St Matthew 25 Reflections

The Gospel According to St. Matthew: Matthew Chapter 25: Read Here:

25 enter joy

Home at Last by Danny Hahlbohm

In our previous reading of Matthew Chapter 24, Jesus told His disciples that, at His Second Coming, the time for preparation would be past. Here again, in Matthew Chapter 25, He tells us the importance of being ready, of putting Him first.

In this chapter, we read three parables that illustrate the qualities of those who have prepared to meet the Savior and those who have not. In other words, they tell us what we need to work on, what we need to do to prepare to meet Him. We are familiar with these parables, but it is interesting to note how many times the Lord uses a different parable to teach the same truth. These stories individually will trigger understanding in each of us individually. Read all of them (they can be found in the link above) and decide which one is addressed to you this day.

The Parable of the Ten Virgins: Read Matthew Chapter 25, verses 1 through 13.

Do we sometimes, in our excitement to live the gospel, forget to do the most essential things? Do we neglect our relationship with Him? That seems to be what is missing among the five foolish virgins; otherwise, why would the Lord say to these five,

“Verily I say unto you, I know you not” (vs. 12).

Had they ever asked, prior to His midnight arrival,

“Lord, Lord, open to us” (vs. 11).

“Watch therefore, for ye know neither the day nor the hour wherein the Son of man cometh” (vs. 13).

We need to develop more than a social conversion, where we know others in our congregations. We need to know Him, and we need to be ready to meet Him at His Coming.

The Parable of the Talents: Read Matthew Chapter 25, verses 14 through 30.

Now this parable caused me some concern and self-reflection.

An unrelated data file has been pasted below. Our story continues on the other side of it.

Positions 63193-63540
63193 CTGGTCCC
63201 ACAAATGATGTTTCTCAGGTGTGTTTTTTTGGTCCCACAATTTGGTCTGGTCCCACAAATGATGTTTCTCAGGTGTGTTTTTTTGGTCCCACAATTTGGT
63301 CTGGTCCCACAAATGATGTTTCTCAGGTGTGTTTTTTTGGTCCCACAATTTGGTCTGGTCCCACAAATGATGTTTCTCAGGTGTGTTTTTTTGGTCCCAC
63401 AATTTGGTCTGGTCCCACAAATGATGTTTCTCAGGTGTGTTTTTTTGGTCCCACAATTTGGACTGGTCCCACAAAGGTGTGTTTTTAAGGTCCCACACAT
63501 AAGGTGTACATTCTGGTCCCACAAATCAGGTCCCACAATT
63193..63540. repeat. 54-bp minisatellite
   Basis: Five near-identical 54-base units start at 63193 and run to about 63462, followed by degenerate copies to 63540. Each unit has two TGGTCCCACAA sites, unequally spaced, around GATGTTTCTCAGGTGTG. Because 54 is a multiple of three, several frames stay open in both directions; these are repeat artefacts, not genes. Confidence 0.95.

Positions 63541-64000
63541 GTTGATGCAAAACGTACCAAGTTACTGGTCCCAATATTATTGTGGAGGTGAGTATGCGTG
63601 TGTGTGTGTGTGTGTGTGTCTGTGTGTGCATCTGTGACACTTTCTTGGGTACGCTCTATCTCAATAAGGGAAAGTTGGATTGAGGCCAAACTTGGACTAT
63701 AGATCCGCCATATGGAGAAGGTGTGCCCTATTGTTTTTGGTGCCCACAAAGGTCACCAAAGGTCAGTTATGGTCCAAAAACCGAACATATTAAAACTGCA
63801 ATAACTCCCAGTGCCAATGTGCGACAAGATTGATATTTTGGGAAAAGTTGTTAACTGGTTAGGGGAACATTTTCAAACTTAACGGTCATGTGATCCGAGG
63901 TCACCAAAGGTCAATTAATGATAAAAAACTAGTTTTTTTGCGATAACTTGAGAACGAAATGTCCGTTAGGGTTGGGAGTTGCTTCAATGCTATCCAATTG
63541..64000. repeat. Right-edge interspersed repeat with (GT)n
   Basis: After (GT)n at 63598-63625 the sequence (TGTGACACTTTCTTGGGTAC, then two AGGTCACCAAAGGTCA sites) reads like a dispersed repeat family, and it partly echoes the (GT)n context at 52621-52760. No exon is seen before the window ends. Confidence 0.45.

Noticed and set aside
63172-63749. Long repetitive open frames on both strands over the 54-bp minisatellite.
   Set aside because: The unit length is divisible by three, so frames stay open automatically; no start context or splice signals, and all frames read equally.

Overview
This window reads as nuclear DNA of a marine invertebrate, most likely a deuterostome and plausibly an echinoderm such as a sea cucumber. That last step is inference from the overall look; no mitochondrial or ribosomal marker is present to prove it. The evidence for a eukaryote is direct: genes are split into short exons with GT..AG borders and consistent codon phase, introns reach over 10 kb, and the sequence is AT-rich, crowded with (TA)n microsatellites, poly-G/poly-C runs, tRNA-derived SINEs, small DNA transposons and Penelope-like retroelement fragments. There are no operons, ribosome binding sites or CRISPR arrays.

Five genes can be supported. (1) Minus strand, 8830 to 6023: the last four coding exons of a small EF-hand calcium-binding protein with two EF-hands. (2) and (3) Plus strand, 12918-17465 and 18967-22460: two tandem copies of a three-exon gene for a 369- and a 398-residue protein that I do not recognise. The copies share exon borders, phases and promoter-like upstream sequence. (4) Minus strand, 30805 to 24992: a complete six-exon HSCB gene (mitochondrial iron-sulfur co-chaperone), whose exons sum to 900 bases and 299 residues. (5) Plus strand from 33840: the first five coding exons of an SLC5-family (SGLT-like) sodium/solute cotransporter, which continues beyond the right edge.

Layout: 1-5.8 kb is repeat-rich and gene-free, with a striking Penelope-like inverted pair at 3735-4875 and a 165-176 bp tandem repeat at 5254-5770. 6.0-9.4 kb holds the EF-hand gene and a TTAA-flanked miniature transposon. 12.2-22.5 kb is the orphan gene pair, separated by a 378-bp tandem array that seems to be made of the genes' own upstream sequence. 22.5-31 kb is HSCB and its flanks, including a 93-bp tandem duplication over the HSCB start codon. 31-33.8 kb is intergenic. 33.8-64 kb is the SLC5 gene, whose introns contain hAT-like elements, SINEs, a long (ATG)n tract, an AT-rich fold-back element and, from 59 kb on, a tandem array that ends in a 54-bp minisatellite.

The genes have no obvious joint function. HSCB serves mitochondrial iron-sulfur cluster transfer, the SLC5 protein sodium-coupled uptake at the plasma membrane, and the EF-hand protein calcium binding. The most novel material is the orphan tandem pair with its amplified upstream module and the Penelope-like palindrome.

The Lord really does not care how much money we earn, but He does care about our souls becoming more developed and prepared to meet Him. He does care about how we use our time. He does care about how we use the gifts He has give us? Do we use our time, talents, and energy to serve and strengthen one another and help each other progress?

Are we afraid to live the gospel? Do we share the good news? Is our light set upon a candlestick for all to see and to give light to others, or do we hide it under a bushel? Do we make excuses for our shortcomings and weaknesses? Do we blame them on others or even on the Lord, saying things like, “That’s just how I am; that’s how God created me?” He who gave us power to reason, agency, and free will likely not accept that excuse. Do we envy other people’s gifts and despise our own?

The Lord has given us the tools and capability to progress. Do we use them? Do we exercise our faith in Him as we go about our daily lives, so that we are more fully following Him, putting into practice those things that the Spirit tells us to do? Are we developing our love for Him and for our fellowmen in the things we are choosing to do with our time, in the ways we are using our talents? Are we choosing our own paths, or following Him?

Are we living in fear? Do we accept the lies that are tossed to us be the adversary and screamed at us by the masses? Or do we listen to His Still Small Voice, and continue on the path of discipleship that He has set for us?